first person: Involving the public in services demands skills the NHS does not seem to have, says Fiona Whittaker

Published: 30/05/2002, Volume II2, No. 5807 Page 27

It is a dull day in Harlow. I am sitting at my desk contemplating patient and public involvement.

It is close to two years since the government's decision to abolish community health councils and replace them with other methods of public involvement. During that time, our CHC has debated the rights and wrongs of this decision, and the ways successor organisations could improve the system.

I welcomed the changes to NHS culture proposed in the NHS plan and supported the view that the involvement of patients and citizens should be firmly embedded in the service. But recent experiences make me question the wisdom of imposing this on a system that does not appear to have the skills, or the knowledge, to make meaningful involvement a possibility.

Public involvement is specialist work and requires more than good intentions. The NHS in this area has a strong commitment to involving patients and public at all levels of decision making. There is identifiable good practice, particularly in mental health. But on the whole, my experiences have been poor.Despite the NHS's goodwill, there appears to be a lack of awareness of the issues. True involvement must address power issues, and health professionals must grasp the fact they have to relinquish power.

Giving up power is a difficult thing to do.How many NHS staff understand the benefits of handing power over to patients and the public?

The experiences in question are not unique to the trust concerned, with whom we have worked constructively on patient advice and liaison services and public involvement - it is endemic in our local NHS. For some time, we had worked together to establish a patient panel. The group had been formed by the trust and the CHC, and a range of people were represented.We were particularly pleased to welcome younger people and individuals who wished to be involved but had not come forward before.All the ingredients, it seemed, for a constructive dialogue.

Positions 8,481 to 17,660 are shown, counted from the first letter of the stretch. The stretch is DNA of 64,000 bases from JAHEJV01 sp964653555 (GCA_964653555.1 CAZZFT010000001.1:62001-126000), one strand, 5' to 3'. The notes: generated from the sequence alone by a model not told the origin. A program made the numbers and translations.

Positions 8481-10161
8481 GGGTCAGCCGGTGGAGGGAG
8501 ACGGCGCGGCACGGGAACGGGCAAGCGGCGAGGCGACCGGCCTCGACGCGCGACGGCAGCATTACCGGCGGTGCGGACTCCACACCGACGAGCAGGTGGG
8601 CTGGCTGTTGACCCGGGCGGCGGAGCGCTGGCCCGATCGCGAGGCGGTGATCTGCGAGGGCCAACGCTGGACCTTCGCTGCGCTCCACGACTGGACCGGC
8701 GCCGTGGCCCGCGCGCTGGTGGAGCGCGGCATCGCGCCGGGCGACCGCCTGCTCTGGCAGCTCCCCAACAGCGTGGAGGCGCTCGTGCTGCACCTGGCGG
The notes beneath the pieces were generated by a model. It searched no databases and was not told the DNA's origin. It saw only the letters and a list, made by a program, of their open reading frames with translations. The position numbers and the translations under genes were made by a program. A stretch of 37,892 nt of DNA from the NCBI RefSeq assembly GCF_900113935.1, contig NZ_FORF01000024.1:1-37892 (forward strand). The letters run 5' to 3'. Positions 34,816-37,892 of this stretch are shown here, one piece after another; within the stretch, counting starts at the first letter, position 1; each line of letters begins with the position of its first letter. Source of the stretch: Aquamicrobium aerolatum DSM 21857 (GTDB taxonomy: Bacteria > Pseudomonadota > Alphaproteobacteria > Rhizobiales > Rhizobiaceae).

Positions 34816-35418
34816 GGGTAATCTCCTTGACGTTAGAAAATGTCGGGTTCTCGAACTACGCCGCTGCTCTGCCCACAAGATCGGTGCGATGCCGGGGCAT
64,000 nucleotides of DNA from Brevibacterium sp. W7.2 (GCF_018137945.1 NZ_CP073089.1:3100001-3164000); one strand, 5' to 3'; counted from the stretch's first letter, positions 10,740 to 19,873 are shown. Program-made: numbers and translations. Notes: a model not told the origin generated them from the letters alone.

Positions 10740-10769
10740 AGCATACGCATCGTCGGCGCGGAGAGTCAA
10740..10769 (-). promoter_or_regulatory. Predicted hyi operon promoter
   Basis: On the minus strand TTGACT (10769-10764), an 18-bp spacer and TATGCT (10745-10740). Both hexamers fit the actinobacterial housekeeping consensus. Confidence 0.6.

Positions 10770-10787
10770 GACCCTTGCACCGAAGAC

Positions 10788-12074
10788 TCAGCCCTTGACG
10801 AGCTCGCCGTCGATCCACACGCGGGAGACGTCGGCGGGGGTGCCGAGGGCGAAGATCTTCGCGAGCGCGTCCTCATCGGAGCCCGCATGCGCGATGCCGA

But in my opinion, the trust concerned blocked any possibility of equal engagement at every stage.

And I realise it did not engineer this. One meeting in particular brought this home to me and made me question the NHS's ability to involve people, despite the undoubted good intentions.

If you wanted to involve people, would you hold an event on a hot night in a cramped room with no windows and chairs in rows, facing the front?

Would you later book a room inaccessible to people with mobility problems and have to change the venue to a corridor, again with chairs in rows facing the front? Would you set the agenda?

Would you ensure that a discussion document as important as Involving Patients and the Public in Healthcare reached the group speedily, or would you post it a few days before the closing date for consultation? Would you hand out tea in polystyrene cups? Would you ignore the brief you have been given by the group and try to bring in the agenda of your organisation?

The NHS seems to think that giving information is equal to involvement. I was at a meeting with another trust, which members of the public had asked for to discuss specific issues. Instead of doing this, the trust talked about its plans, informed the public about its issues and ran out of time.The public felt they were talked at, but the trust viewed the meeting as sound involvement.Too often, what could be genuine power sharing ends up being a public relations exercise for the NHS.

The worst thing about this particular meeting was the expressions of the audience. People started the evening keen to be involved, but as things went from bad to worse they became frustrated and angry. I was so embarrassed that I left.

Since that evening, we have made positive headway in piloting a patients' panel, which will shortly begin monitoring the trust's services and develop good practice protocols. But this work has been led by the CHC, independently of the NHS.

I question whether any genuine involvement can be led from the inside.The proposed changes will create structures for involvement. But these will only work if the system empowers people to use those structures.Mistakes like the ones at these meetings have consequences. Several enthusiastic individuals did not come back.Those who remained developed a high degree of scepticism regarding their ability to influence things.

A top-down approach may be appropriate at times, but this sort of change can only make sense if there is real engagement with the public.The vision outlined in the NHS plan cannot be realised by imposing structures on a health service that is not ready for them and a public that is cynical and disempowered. l Fiona Whittaker is chief officer, West Essex community health council.